Thursday, 25 February 2010
Here's the cover for the new edition of Mrs Harris; as always, Bloomsbury has done the author proud. I love both covers that Bloomsbury designed for Daphne -- paperback as well as hardback -- and I like to think that Mrs Harris herself would have been equally delighted with this latest incarnation.
On another matter entirely: last night I ate a packet of chocolate-covered edamame beans given to me by a friend from her local deli, Raoul's. They were unexpectedly delicious, and apparently very health-giving, so I felt duty-bound to share them with you.
Monday, 22 February 2010
I went to the Mayfair hotel today to have tea with Bella Freud and Susie Bick, who were there showing my favourite clothes by far from London Fashion Week. If anyone has read My Mother's Wedding Dress, you'll already know that I'm a huge fan of Bella's jumpers -- as I write, I'm wearing one now, in black and white stripes with her signature dog on the front. But as you'll see from these pictures, by Marley Lohr, there is more to the collection than sweaters. Susie Bick is clearly the sexiest girl in London (revealing,by the way, that you can still look damn hot over the age of 40), and Bella is entirely herself, as always. I think that's one of the reasons she's such a good designer: she never tries to look like anyone else, or make clothes that imitate others. Nor is she ever less than her own woman, which is rare in an industry dominated by male designers. Oh, and as is clearly evident in these photographs, Bella and Susie bring new meaning to how to wear woolly socks...
Saturday, 20 February 2010
Just come back from dipping into London Fashion Week, where I saw Kinder Aggugini's show, which was inspired by Juliette Récamier,an elegant icon of French neoclassicism who married a rich banker (he also happened to be her natural father, according to rumour) and entertained tout le Paris at her literary salon. She left a formidable reputation, and a legacy of lovely portraits.
Anyway, Kinder's show included a beautifully draped full length black Empire-line evening gown that looked suitably Napoleonic (although as it happens, Napoleon was said to have disapproved of Madame Recamier). I wasn't sitting close enough to see the shoes on the catwalk, but have discovered a picture (above) of her beautiful pale lavender coloured slippers... (Très chic, non?)
Elsewhere at London Fashion Week today: antlers and fox ears on the models' heads at Topshop Unique (wild women in sheepskins? Some sort of metaphor here?); also a great many woolly legwarmers, furry gilets and a squirrel jumper, but not much in the way of cocktail dresses, so if one subscribes to the view that fashion is an indicator of economic trends, then perhaps Topshop was suggesting that the chill winds of recession are still whipping at our necks. Meanwhile, the PM's wife Sarah Brown was wearing what I think was an M&S jumper, for which I commend her.
I've just come home, and it seems to me that the time has come for Horlicks and ginger biscuits, accessorised with my ancient pink paisley eiderdown (bliss...)
Thursday, 18 February 2010
I've written before about Flowers for Mrs Harris by Paul Gallico (also known as Mrs Harris Goes to Paris in an American edition), which is one of my favourite books; a kind of fairytale, but oddly true-to-life in the atmospheric details of a journey made by a London cleaning lady in search of a Dior dress. First published in 1958, it's been out of print for far too long -- despite my efforts, and those of others -- but hurrah, a new edition is coming out this summer from Bloomsbury. They're also reprinting the subsequent Mrs Harris novels (in which Mrs Harris goes to New York and Moscow); and I hope that other readers will enjoy them as much as I do. I've just re-read my battered paperback copy, on the train to Paris earlier this week, along with Christian Dior's memoir ('Dior on Dior), whilst eating a packet of Bonne Maman galettes -- the most delicious biscuits, although not to be recommended if you want to fit into any of those outfits (pictured above) from the Dior resort 2010 collection, inspired by Monsieur Dior's svelte muse in the 1950s, Mitzah Bricard.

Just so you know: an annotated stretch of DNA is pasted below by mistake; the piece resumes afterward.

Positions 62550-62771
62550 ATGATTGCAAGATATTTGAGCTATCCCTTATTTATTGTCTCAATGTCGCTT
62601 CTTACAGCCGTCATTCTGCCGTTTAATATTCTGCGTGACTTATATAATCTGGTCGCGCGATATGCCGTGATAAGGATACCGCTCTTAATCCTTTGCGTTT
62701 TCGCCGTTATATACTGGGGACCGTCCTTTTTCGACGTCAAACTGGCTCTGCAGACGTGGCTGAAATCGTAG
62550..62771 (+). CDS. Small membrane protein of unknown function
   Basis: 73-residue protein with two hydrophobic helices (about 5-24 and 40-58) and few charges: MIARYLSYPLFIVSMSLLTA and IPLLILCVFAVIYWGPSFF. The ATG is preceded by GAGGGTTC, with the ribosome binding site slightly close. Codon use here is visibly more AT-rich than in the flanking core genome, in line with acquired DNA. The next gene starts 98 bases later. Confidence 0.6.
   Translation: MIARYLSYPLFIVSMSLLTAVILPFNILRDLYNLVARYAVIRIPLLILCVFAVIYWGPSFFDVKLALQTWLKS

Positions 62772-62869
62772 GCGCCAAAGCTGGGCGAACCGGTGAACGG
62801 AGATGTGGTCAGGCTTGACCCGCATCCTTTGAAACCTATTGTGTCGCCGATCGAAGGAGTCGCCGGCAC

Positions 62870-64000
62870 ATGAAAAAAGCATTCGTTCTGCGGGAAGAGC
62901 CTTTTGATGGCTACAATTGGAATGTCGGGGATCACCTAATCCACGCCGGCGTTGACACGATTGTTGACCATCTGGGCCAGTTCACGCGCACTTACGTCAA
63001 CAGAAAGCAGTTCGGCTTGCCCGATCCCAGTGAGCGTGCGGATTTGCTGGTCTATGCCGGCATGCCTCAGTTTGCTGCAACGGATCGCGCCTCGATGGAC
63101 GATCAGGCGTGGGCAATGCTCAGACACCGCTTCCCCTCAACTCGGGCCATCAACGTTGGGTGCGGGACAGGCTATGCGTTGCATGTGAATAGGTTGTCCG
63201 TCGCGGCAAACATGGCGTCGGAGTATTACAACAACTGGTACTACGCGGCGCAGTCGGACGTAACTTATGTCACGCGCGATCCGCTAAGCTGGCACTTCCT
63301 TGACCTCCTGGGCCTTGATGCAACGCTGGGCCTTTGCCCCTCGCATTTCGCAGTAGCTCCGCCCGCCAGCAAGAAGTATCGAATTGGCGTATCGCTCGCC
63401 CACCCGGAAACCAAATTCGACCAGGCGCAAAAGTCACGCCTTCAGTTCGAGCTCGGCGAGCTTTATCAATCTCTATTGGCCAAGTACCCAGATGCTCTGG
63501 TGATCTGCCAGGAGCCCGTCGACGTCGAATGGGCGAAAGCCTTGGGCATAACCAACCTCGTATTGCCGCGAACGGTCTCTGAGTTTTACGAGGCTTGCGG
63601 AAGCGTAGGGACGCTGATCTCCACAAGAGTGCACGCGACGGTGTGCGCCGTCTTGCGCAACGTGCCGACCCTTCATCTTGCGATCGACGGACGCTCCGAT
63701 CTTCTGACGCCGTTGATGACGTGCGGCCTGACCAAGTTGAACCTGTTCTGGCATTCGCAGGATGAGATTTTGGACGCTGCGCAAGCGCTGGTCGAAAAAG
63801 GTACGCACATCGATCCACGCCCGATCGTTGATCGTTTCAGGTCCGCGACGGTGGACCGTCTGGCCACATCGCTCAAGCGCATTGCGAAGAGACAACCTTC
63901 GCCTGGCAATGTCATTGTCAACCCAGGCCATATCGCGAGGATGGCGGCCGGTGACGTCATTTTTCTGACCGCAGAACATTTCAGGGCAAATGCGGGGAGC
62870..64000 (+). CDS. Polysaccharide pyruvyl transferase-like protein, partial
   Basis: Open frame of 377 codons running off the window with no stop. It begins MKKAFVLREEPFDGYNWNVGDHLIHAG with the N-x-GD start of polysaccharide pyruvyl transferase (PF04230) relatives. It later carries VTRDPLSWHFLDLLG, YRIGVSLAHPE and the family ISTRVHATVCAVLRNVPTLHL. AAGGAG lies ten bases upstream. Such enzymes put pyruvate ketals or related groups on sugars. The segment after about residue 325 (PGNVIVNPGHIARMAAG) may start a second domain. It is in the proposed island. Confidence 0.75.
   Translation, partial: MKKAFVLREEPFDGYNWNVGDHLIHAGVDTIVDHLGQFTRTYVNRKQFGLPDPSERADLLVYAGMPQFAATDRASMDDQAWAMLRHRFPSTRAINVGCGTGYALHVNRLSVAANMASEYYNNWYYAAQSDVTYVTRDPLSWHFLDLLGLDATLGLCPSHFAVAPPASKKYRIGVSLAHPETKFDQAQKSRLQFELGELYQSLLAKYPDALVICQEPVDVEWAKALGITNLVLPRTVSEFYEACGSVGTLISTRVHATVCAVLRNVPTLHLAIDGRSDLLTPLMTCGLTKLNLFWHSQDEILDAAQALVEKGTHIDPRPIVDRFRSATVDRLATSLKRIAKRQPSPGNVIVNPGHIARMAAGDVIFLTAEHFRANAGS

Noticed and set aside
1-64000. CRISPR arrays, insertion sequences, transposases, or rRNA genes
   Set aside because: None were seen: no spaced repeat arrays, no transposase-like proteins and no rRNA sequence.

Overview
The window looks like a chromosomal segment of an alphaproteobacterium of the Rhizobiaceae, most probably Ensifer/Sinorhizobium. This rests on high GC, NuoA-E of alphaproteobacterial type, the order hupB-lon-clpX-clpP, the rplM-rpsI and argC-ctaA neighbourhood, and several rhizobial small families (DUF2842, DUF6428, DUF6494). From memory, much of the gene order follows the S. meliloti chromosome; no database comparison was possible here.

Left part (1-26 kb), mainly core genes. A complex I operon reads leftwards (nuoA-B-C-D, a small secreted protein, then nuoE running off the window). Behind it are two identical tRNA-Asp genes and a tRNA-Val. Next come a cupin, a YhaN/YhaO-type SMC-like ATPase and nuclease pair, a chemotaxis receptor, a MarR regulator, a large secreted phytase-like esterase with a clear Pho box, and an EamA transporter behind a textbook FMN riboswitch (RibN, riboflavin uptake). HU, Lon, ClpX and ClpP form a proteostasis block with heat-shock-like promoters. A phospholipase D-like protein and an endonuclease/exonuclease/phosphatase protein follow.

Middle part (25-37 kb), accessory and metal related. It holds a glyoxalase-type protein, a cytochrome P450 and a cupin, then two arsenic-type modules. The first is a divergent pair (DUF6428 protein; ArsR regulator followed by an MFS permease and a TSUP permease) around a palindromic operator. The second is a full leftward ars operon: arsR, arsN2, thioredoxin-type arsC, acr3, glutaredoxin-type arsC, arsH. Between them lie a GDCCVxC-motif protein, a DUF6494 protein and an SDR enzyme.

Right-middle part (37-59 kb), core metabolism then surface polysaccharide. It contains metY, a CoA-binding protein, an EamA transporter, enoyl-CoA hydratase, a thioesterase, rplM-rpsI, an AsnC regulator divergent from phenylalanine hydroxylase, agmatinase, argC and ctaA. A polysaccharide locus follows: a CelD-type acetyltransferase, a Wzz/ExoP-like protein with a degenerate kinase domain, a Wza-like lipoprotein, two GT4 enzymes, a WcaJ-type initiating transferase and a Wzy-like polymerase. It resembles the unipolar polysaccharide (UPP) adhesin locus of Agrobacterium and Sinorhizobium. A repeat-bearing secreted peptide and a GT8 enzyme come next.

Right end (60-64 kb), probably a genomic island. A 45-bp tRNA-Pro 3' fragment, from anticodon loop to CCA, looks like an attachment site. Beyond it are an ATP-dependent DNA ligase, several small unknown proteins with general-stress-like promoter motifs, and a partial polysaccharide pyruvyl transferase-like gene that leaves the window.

But I like to think that Mrs Harris would have enjoyed the biscuits, as well as the Dior collection; and she was very much on my mind this week while I was waiting to interview Karl Lagerfeld at Chanel. Of course, Gallico has her going to Dior, rather than Chanel, but I could equally imagine Mrs H making her way to Rue Cambon, and up the mirrored staircase to the elegant couture salon on the first floor. The morning after I saw Mr Lagerfeld (who was clever, urbane and intriguing, as always), I woke up very early, to a beautiful blue sky and sunshine; a perfect Parisian dawn. I walked along Rue du Faubourg Saint-Honoré, past the hôtel particuliers, the palatial mansions and embassies, and then to Avenue Montaigne, where Mrs Harris visits the House of Dior. The front door was still closed, but it looked just as Gallico described it in the 50s: 'The great grey building that is the House of Christian Dior occupies an entire corner of the spacious Avenue Montaigne leading off the Rond-Point of the Champs-Elysees.'
Standing there, knowing that inside there would still be the scent of riches that Mrs Harris once smelt -- 'compounded of perfume and fur and satins, silks and leather, jewellery and face powder' -- I wondered if I had got it wrong when I wrote about the novel before. At the risk of repeating myself, here's what I've said, when I recommended it in October 2008, as a bibliotherapy on what to read when you're scrimping and saving. On second thoughts, I should have recommended reading it with a packet of Bonnes Maman biscuits on the side (only 99p; yet utterly luxurious).